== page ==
His/Her Story: He said

The collection of Maimonides’s responsa that was published in its original Judeo-Arabic contains some wonderful material for the historian.

Torah scroll 521 (photo credit: Stockbyte)
Torah scroll 521
(photo credit: Stockbyte)
The collection of Maimonides’s responsa that was published in its original Judeo-Arabic along with a Hebrew translation by Joshua Blau contains some wonderful material for the historian. The first volume (of four, 1957-1986) has a responsum, numbered 45, with a question presented by a man living in Egypt in the second half of the 12th century. Because responsa are not dated, we can only approximate when it was written, which would be between 1135 and 1204, the period when Maimonides, or Rabbi Moses ben Maimon, lived in Fustat, Egypt.
This anonymous fellow (questioners’ identities are not revealed) presumably approached the court with a query concerning his wife. He mentioned that at some point during their marriage, he “happened to take a trip in connection with personal matters and for business reasons, and he was absent from his city on and off for four years.” (My translation.) We have no idea what his profession was; it sounds as though he might have been a businessman but there is no proof of this one way or the other.
Upon his return, he learned that that his brother-in-law, his wife’s brother, was running a Talmud Torah and was rather surprised to discover that his wife was teaching together with her brother. The husband explained to the court that he was responsible for initiating his wife’s education, having taught her some Torah; she apparently filled in the gaps in his absence.
This new arrangement upset him tremendously because, he claimed, of the demands of modesty and the inappropriate behavior her activities entailed: the fathers of her pupils would be apt to talk to her, a married woman. When his wife heard his objection, she elected not to fulfill any of her wifely duties (baking, cooking, cleaning, washing), and insisted upon continuing to teach from dawn until dusk. Her husband complained that he now had no alternative but to pay for these services and was sick and tired of the situation, to which he had been subjected for the past four years! He then pointed out why he was loath to divorce his wife: she owned property adjacent to that of his mother and sister-in-law which she might not bequeath to their mutual sons after a divorce. After all, if she were to remarry, he could not control the fate of this property. At this point, the husband revealed the fact that her ketuba (marriage contract) contained what had become a fairly standard clause in marriage contracts in Geniza society, namely, the “monogamy clause” (a term coined by Mordechai Akiva Friedman).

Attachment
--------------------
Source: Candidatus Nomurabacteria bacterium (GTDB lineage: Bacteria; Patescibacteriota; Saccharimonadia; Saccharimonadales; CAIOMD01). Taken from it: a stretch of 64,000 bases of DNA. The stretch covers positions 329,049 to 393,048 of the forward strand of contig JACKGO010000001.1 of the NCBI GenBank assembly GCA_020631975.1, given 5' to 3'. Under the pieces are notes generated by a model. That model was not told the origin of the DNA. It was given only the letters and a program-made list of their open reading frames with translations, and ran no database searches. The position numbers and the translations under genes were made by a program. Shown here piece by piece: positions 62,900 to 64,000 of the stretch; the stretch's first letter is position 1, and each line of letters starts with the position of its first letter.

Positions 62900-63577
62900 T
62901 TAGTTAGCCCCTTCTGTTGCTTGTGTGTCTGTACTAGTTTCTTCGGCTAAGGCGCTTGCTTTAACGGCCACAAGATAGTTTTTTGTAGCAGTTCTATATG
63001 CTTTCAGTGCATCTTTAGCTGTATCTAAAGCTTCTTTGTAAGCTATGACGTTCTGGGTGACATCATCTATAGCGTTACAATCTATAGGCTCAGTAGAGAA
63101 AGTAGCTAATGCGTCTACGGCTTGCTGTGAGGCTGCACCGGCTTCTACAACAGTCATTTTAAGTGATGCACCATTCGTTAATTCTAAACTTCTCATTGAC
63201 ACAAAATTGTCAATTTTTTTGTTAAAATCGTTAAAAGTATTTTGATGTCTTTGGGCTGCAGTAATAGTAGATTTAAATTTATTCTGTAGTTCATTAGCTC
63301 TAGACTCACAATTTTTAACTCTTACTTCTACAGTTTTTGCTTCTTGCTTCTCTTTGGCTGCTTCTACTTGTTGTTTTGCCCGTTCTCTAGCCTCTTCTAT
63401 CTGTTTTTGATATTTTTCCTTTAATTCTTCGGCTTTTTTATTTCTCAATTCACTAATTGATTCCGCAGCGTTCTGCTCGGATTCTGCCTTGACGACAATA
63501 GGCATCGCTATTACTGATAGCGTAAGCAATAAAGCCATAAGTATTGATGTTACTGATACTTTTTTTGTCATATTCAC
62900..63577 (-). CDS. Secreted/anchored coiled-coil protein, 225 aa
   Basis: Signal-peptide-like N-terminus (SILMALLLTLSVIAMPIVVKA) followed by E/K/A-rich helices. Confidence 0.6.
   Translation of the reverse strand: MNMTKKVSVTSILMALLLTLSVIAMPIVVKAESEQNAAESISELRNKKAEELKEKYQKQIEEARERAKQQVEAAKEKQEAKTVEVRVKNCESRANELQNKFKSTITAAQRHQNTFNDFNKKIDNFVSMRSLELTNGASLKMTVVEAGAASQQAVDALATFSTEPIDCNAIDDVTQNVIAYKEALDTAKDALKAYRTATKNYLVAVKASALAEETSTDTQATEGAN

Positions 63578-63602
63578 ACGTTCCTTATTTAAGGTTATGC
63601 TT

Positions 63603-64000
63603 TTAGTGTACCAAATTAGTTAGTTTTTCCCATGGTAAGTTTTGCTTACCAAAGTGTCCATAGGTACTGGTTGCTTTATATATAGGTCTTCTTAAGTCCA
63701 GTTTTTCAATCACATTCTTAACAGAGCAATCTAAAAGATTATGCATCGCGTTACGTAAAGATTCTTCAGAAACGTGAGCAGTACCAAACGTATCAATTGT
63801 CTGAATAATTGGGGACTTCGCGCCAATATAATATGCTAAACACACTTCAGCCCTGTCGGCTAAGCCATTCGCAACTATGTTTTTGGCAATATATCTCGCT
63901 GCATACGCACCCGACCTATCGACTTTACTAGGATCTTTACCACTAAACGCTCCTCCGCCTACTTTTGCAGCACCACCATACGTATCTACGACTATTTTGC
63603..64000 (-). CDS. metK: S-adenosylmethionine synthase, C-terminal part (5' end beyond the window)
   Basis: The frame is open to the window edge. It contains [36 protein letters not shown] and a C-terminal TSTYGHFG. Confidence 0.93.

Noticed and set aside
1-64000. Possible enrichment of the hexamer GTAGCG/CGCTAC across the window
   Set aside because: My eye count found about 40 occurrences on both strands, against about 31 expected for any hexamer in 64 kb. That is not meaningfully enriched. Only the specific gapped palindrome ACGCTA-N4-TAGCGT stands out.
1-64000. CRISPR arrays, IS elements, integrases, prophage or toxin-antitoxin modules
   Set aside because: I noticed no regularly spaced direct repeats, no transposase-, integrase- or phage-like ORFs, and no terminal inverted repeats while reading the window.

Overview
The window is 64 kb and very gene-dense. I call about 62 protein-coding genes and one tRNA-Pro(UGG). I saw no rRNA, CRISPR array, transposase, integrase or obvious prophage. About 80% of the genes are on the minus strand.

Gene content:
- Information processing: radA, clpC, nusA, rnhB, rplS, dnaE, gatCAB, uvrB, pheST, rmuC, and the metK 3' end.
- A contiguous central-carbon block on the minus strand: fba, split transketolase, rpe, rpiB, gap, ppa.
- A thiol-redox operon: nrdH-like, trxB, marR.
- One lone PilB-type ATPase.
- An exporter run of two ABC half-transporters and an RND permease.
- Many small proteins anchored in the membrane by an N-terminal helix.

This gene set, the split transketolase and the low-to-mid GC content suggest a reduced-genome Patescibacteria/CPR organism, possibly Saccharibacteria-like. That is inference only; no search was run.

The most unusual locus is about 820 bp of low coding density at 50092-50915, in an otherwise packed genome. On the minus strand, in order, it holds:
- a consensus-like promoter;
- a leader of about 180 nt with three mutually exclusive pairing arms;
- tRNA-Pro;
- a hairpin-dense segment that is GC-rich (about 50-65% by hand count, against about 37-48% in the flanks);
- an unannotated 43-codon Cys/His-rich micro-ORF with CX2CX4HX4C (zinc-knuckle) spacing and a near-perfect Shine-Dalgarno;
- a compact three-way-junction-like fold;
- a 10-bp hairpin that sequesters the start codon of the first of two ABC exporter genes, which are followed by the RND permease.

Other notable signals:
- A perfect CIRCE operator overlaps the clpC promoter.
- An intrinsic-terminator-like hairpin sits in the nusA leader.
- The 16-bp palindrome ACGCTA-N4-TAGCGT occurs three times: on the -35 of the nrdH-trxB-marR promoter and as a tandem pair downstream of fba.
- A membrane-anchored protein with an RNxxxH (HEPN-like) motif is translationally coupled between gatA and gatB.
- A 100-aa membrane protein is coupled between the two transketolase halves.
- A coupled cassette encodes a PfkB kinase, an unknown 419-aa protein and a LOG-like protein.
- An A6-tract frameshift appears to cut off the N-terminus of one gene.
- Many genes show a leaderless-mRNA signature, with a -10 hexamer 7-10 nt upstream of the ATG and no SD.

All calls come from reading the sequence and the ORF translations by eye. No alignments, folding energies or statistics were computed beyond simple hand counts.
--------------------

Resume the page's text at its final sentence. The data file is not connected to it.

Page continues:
This clause prevented him from taking a second wife and from consorting with a handmaiden, should his wife object. If the husband ignored her objection, he had to grant his wife a bill of divorce along with the delayed marriage payment, even if he preferred not to divorce her. (The mohar or bride payment made by the groom was divided into two: an early payment usually made at the engagement or at the wedding, and a delayed payment to protect the wife in case her husband died or divorced her.) What is the question posed here? What does this man hope to gain by turning to the court, which requested of Maimonides to serve as the decisor in this case? He wanted to know if he could have permission to marry a second wife without forgoing the first, in order to safeguard her property for their sons.
Rabbi Moses ben Maimon informed this man that he could not marry a second wife without the explicit permission of the first or unless he divorced her and paid the delayed payment. However, he had the right, as her husband, to prevent her from teaching; in this matter, the court would back him fully and even prevent her from teaching and put obstacles in her way. A serious attempt would be made to alter the wife’s behavior and encourage her to “behave properly toward her husband.”
Maimonides’s ruling was based on the information provided by the petitioner, who, as we can see, was not granted the permission he sought, but rather provided with a means of changing the existing situation within the bounds of Halacha.
(Stay tuned for the next installment: “She Said.”)
The writer is a professor of Jewish history and dean at the Schechter Institute as well as academic editor of the journal Nashim. She has published books and articles on Sephardi and Oriental Jewry and on Jewish women.